The [Rec] movies ([Rec] because everything is being recorded on a video camera and that’s what the viewer sees) are great examples of what I mean. Read the rest of this entry
The long wait is over, Tony Jaa is finally back! This time around it’s a martial arts epic that has Jaa displaying various different styles and a larger budget. The movie itself isn’t ground breaking, but if you take it for what it is, a martial arts flick and nothing more, you may be satisfied with the outcome. 2 ½ pitchforks. Read the rest of this entry
As pointed out to me by my colleague here on the blog, I’m the unofficial Gerard Butler reviewer here after writing this review for Law Abiding Citizen. Of the movies I reviewed of his in the last few months, that include the romantic comedy The Ugly Truth and the action film Gamer, this was the best of his work this year thus far. Read the rest of this entry
Oh how I pity me this week. I have to be the Devil’s Advocate on a film that I absolutely adored, with every fiber of my being. For those just tuning in, this means that even though I loved the movie, I have to speak to its flaws and imperfections (of which the film had very little). That said, I can, however, state what I really thought up front. I created the concept for this site, so I’ll manipulate it anyway I see fit. Read the rest of this entry
Seeing the previews for Couples Retreat and seeing the big name actors like Vince Vaughn, Jon Favreau, and Jason Bateman, it looked like comedy gold from first glance. In Olympic terms, I give it a bronze medal, close to silver however. While flaws were evident, the film did amuse. Read the rest of this entry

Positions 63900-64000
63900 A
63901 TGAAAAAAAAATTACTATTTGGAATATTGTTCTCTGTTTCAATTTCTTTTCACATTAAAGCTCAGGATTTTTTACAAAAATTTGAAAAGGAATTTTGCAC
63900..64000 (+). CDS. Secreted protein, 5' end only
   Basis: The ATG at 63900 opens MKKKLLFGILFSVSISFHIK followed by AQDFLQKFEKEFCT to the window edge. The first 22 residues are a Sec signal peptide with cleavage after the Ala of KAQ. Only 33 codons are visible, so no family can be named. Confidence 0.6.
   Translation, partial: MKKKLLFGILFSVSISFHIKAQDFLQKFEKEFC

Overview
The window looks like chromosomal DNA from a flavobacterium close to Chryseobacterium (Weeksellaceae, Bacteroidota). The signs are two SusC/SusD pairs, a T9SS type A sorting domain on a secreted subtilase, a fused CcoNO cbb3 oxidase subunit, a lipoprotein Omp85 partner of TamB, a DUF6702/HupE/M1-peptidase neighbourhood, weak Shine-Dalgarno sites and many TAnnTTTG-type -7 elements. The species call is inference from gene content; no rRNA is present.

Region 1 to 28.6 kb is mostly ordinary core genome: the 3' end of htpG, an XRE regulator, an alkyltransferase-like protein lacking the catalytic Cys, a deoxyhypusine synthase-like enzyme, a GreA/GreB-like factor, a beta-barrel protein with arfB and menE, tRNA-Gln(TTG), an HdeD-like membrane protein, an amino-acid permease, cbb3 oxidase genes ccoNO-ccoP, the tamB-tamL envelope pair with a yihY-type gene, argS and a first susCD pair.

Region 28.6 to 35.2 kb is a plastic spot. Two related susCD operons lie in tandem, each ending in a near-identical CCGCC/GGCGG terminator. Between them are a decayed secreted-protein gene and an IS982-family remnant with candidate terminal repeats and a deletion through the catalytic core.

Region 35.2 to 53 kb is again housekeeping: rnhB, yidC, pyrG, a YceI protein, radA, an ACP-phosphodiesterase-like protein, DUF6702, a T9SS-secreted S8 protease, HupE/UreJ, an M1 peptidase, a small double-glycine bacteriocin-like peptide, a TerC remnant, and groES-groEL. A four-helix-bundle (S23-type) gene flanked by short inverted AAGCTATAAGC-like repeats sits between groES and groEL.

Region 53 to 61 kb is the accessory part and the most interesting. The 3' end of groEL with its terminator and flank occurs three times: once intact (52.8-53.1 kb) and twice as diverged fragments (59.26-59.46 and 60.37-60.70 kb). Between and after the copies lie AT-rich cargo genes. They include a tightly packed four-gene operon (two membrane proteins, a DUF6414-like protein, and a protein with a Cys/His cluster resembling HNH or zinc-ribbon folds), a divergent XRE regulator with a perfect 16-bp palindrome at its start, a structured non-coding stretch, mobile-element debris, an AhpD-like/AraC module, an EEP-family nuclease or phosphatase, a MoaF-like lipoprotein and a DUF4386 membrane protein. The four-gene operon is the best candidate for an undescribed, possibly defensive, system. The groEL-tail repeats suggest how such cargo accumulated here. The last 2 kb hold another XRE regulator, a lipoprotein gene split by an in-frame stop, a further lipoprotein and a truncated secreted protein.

Jennifer’s booty – I mean – body! Pardon me, Freudian slip there. As I was saying, Jennifer’s Body claimed to be a hot and scary gore fest chock full of blood and oozing with innuendos of sexuality… wait, what? Innuendos of sexuality? Where is the actual sexuality? I’m talking gratuitous sexual sequences with boobs man! And where is that hardcore Hostel style gore? Isn’t this movie rated R? Sure there’s some great witty dialogue and surprisingly good acting, but this is horror! I want some campy scenes and gratuitousness. It feels good coming out of the mouth, go ahead, say it gra-tu-it-tous-ness. It was kind of sexy, but I don’t remember seeing any boobs… and I was looking for them. Read the rest of this entry
After seeing the previews that featured a couple of actors from The Hangover, I thought I would give The Goods: Live Hard, Sell Hard a try. While at times this movie seemed to try too hard to be funny, it still was good for a few chuckles.
In the dictionary next to the word crotchety is a picture of Clint Eastwood’s Gran Torino character Walt Kowalski. Clint Eastwood returns from his Million Dollar Baby hype to direct and star in what’s rumored to be his last film. Gran Torino tells the story of a man whose time in this country has passed. Walt Kowalski a veteran of the Korean War, Ford plant worker, and all around mean old man. Walt would like nothing more than to hang out on his front porch, drink beer, and be racist. He then finds himself the hero of the block which now is prominently Chinese Hmong. In an act of heroism he rescues the neighbor boy from gang members. This happens in true old man fashion as he aims a shot gun and growls “get off my lawn”.